The new movie is called War, Inc., a dark comedy/political satire in which the 41-year-old Cusak plays a corporate-hired assassin to take out a rival company’s CEO. It’s good to see Cusak taking up this kind of role again. Some of his best work has been in darker, off-beat comedies, beginning with the 80s teen angst film, Better Off Dead, one of the best of this type of movie, as good as anything John Hughes ever made, and perhaps even better. Only Cusak could make teen suicide this funny. And no one plays a better clueless parent than David Oged Stiers, bets known for his portrayal of Charles in the hit TV show MASH. More recently, Cusak stared in the Harold Ramis dark comedy noir, The Ice Harvest, based on a little known novel by Scott Phillips, matching him with Billy Bob Thorton (in one of his good performances) and Oliver Platt who plays a great drunk. This may not be Ramis’ most popular directorial effort but it is one of his best. Funny and chilling at the same time is hard to pull of, but Ramis does it. But for my money, Cusak’s best movie of this type has got to be Grosse Pointe Blank, maybe because of the Michigan connection, although the movie was not filmed in Grosse Point, except for the parting shot along Lake Shore Drive, unless I’m mistaken. The rumor I recall was that Grosse Point, a notoriously pretensious city, wouldn’t allow the movie to be filmed there, but it could have easily been a money issue. Only recently has Michigan made it inexpensive for movies to be filmed here in the state.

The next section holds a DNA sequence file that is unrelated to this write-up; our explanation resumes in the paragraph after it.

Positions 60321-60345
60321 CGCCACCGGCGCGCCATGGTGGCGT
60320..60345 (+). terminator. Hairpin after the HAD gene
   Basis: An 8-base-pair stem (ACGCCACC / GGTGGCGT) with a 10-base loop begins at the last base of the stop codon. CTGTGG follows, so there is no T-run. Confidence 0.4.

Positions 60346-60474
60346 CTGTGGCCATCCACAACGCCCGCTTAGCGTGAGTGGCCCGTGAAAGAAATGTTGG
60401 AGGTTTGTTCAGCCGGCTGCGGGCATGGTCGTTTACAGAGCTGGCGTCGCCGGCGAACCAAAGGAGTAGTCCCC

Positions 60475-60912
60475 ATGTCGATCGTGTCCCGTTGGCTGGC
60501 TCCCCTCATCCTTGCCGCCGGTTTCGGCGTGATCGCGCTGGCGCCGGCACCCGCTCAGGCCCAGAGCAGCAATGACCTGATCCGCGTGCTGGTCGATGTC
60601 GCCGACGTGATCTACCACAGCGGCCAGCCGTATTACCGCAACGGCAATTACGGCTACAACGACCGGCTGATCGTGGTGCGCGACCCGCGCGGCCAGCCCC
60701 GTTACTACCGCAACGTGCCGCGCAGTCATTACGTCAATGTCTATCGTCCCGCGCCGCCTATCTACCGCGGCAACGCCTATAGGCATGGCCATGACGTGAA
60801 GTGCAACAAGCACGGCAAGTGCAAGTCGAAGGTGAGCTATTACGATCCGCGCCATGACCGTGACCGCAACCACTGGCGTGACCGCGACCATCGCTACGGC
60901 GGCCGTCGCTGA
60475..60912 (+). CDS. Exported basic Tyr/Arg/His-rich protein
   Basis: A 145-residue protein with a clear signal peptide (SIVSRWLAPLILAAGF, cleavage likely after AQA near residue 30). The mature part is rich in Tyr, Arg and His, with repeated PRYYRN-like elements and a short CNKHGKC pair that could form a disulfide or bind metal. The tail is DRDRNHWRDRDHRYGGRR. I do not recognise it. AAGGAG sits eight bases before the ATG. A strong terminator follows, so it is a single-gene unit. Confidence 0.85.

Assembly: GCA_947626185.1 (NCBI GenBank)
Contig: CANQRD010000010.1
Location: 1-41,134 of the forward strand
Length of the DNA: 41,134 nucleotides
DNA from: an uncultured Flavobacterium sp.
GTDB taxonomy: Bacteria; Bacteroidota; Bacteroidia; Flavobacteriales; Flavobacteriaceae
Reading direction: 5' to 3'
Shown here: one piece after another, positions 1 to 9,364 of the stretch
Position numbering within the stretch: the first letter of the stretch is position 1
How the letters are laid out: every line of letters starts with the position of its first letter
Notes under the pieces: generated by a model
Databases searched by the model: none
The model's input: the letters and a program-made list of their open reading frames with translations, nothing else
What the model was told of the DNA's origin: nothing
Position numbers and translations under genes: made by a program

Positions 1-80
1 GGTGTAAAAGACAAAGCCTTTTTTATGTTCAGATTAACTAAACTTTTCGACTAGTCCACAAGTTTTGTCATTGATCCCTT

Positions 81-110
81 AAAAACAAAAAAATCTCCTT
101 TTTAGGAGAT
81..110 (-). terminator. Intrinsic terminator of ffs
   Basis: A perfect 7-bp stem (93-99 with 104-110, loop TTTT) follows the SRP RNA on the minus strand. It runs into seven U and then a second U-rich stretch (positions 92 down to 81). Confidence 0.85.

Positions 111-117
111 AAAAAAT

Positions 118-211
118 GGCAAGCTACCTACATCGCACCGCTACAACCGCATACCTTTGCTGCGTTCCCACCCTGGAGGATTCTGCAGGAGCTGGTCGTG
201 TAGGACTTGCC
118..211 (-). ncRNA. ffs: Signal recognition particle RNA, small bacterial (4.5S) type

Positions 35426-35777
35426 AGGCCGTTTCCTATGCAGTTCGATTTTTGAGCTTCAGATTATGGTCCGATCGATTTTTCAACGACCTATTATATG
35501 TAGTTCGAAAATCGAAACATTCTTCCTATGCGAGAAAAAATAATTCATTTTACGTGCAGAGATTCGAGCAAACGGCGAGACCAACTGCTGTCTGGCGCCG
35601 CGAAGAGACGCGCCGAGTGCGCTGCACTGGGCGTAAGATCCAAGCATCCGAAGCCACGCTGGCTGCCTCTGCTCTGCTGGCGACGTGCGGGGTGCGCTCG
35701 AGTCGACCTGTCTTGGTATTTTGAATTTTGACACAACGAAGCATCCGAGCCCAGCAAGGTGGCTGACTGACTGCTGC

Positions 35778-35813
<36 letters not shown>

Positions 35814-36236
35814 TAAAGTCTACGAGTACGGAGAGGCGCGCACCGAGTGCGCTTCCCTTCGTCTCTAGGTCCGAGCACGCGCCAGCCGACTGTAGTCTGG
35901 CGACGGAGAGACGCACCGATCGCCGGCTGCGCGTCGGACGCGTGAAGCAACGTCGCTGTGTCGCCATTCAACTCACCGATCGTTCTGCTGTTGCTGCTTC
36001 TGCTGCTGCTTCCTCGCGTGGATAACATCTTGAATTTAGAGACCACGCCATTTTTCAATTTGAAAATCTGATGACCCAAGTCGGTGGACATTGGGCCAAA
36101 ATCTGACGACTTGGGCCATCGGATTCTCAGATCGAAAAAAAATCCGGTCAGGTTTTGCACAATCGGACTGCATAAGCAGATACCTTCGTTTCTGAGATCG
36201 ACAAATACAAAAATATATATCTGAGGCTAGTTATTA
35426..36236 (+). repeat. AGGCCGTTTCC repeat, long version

According to the CNN article, Cusak co-wrote the screenplay for War, Inc. with Jeremy Pikser, and Mark Leyner, whom I believe is originally from Michigan — Flint I think. Cusak also helped write the screenplay for Blank. Also, as with Blank, Cusak sib, Joan, has a role in War, Inc. Though probably irrational, I find these similarities encouraging; this will be a very cool movie, although it is likely to be under appreciated, which seems to be Cusak’s fate, one of the many reasons that tags him as a Gen X player.